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Why are under-display fingerprint sensors the next goal in biometrics?


This is a guest post by Kayla Matthews, a biometrics and technology writer.

The race to create an effective under-display fingerprint sensor that can also be economically mass-produced is on. But what’s the big deal? Why do so many companies in the biometrics industry want to get in on this new technology?

Screens Take Over

Smartphone fingerprint scanners that can be used to verify identity and unlock a phone, authorize a purchase or start a download are now common. However, these buttons look much like push-button home screens and require a dedicated place on the device.

The recent mobile phone industry trend of making screens as large as possible, often taking up almost the entire front side of the device, has made this impossible. It has forced manufacturers to place the scanners either on the back of the phone or under the display.

While placing the scanner on the back of the phone is doable, it’s not exactly the most convenient for consumers. Keeping it on the front of the phone makes it easier to access. It also makes it invisible, which can be aesthetically pleasing and makes more room for the screen.

Apple and Samsung have said they’re working to use this new technology in future models — hence, the race to create an under-display fingerprint scanner.

Other Potential Uses

Under-display scanners could also have uses in other industries. Integrating the technology could allow devices to be smaller, which could lower costs and allow for easier transport. It could also make devices sleeker as well as easier and quicker to use.

In the security sector, the scanners would quickly be able to verify identities and make devices more compact. The technology might also be used in smart homes. Digital locks on front doors could use the technology to make a biometric scanner, display screen and security camera all work on one screen.

As hospitals seek to improve patient experiences and reduce cost, they may also choose to use the technology to verify the identity of patients and allow medical personnel access to computer systems and medical devices.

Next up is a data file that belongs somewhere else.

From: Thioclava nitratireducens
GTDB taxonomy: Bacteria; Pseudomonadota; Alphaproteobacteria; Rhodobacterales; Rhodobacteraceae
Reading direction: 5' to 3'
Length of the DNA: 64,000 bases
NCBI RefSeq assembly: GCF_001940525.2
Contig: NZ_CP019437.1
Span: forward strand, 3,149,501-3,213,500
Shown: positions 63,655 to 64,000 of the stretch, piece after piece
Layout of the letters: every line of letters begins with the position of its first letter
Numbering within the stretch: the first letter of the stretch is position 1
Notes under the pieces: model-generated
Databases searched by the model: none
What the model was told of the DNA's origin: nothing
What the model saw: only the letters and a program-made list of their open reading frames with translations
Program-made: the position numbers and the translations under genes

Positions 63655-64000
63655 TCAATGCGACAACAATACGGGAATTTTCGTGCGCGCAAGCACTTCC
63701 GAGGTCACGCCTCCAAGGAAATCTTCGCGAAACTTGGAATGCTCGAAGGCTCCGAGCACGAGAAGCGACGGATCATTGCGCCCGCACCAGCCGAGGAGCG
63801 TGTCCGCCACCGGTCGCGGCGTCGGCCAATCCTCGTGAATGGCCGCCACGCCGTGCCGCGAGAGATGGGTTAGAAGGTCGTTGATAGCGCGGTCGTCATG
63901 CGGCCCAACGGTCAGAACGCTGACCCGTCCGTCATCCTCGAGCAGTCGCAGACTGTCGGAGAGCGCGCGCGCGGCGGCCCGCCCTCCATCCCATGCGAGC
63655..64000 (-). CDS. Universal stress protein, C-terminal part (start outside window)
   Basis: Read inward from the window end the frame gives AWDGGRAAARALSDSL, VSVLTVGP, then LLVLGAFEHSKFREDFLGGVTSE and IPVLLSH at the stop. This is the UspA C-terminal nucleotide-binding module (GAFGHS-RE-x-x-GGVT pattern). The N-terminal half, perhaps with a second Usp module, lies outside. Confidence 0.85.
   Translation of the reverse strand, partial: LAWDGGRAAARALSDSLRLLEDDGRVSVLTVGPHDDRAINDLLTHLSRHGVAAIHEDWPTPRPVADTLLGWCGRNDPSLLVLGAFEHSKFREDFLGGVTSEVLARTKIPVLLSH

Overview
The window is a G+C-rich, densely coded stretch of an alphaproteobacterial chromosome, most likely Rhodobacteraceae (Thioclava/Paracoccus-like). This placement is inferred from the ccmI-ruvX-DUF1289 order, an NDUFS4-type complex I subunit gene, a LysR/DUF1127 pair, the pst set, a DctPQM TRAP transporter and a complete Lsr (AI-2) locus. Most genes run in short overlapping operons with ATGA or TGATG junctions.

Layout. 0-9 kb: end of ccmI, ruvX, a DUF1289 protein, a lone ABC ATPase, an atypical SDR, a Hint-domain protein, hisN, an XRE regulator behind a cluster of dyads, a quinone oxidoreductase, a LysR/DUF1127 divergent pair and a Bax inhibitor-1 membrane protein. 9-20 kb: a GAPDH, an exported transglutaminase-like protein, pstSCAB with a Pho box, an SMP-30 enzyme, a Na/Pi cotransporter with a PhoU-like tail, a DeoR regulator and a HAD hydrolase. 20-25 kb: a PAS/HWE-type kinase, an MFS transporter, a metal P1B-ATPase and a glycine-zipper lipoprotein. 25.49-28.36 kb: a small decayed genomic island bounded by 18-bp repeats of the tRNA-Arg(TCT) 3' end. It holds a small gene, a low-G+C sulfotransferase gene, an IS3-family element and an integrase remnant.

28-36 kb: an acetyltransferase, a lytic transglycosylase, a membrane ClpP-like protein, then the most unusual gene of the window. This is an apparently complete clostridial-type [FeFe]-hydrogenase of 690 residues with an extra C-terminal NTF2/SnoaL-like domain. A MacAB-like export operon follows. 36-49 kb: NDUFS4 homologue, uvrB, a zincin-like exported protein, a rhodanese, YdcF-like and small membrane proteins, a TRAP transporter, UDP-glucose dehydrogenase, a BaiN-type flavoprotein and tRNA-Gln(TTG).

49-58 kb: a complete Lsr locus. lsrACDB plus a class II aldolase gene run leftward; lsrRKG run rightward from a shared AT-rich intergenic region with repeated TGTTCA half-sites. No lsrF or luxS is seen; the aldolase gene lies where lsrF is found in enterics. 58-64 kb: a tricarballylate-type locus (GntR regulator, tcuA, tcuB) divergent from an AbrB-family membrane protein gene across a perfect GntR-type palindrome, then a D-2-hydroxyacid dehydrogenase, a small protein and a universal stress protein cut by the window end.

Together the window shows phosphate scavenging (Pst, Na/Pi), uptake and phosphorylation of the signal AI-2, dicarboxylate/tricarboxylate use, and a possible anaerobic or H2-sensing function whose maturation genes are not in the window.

Businesses may use it for similar purposes, such as controlling access to certain computers with a scanner right under the display or to restrict access to certain areas of a building.

The First Demo

As Apple and Samsung compete to be the first to mass-produce a workable under-display scanner, a Chinese company called Vivo along with California-based Qualcomm recently demoed one at the Mobile World Congress in Shanghai.

Vivo Under Display, as the solution is called, works from under glass, an Organic Light Emitting Diode (OLED) screen and even aluminum. Specifically, it works from under OLED displays as thick as 1.2 millimeters (mm), 0.8mm of glass or 0.65mm of aluminum. Water, grease and ambient light also aren’t a problem for the scanner, the company says, unlike many of the fingerprint readers on smartphones today.

Although the scanner’s ability to penetrate so much OLED, glass and aluminum is a new development, the technology it uses to operate isn’t. The sensor is ultrasonic, so it uses ultrasonic sound waves that enter the skin and create a 3D image of the fingerprint.

The one reported downside of Vivo’s scanner is that it’s a bit slower than the fingerprint scanners in use on current smartphone models. It’s still fast enough to be usable and relatively convenient, though.

The Future of Under-Display

Developing Vivo Under Display was an impressive feat, and the demo was a good sign for the industry’s hopes of creating a workable under-display scanner. Still, no has yet succeeded in producing it large scale — another significant challenge.

Although Apple is planning to use an under-display scanner in the iPhone 8, it doesn’t seem like the company will use Vivo’s technology. Apple is more likely to build their own scanner, which will probably be one of the defining characteristics of its next model.

It doesn’t appear that Samsung will work with Vivo either, and there has been some uncertainty about whether Samsung’s next model will incorporate an under-display scanner. Samsung is, though reportedly working on such a scanner with Synaptics, a company that builds a variety of physical user interfaces.

Both Apple and Samsung seem to be working toward integrating under-display sensors into their products as we speak. Recent patents and comments from experts at Apple suggest that under-display sensors are a goal of future iPhones, and rumors from Samsung insiders point to possible technological issues that still need to be worked out regarding the new sensors.

Between the Vivo Under Display and the rumors surrounding Apple and Samsung, there’s a strong indication that under-display fingerprint scanners will become reality for smartphone users in the near future.

DISCLAIMER: BiometricUpdate.com blogs are submitted content. The views expressed in this blog are that of the author, and don’t necessarily reflect the views of BiometricUpdate.com.

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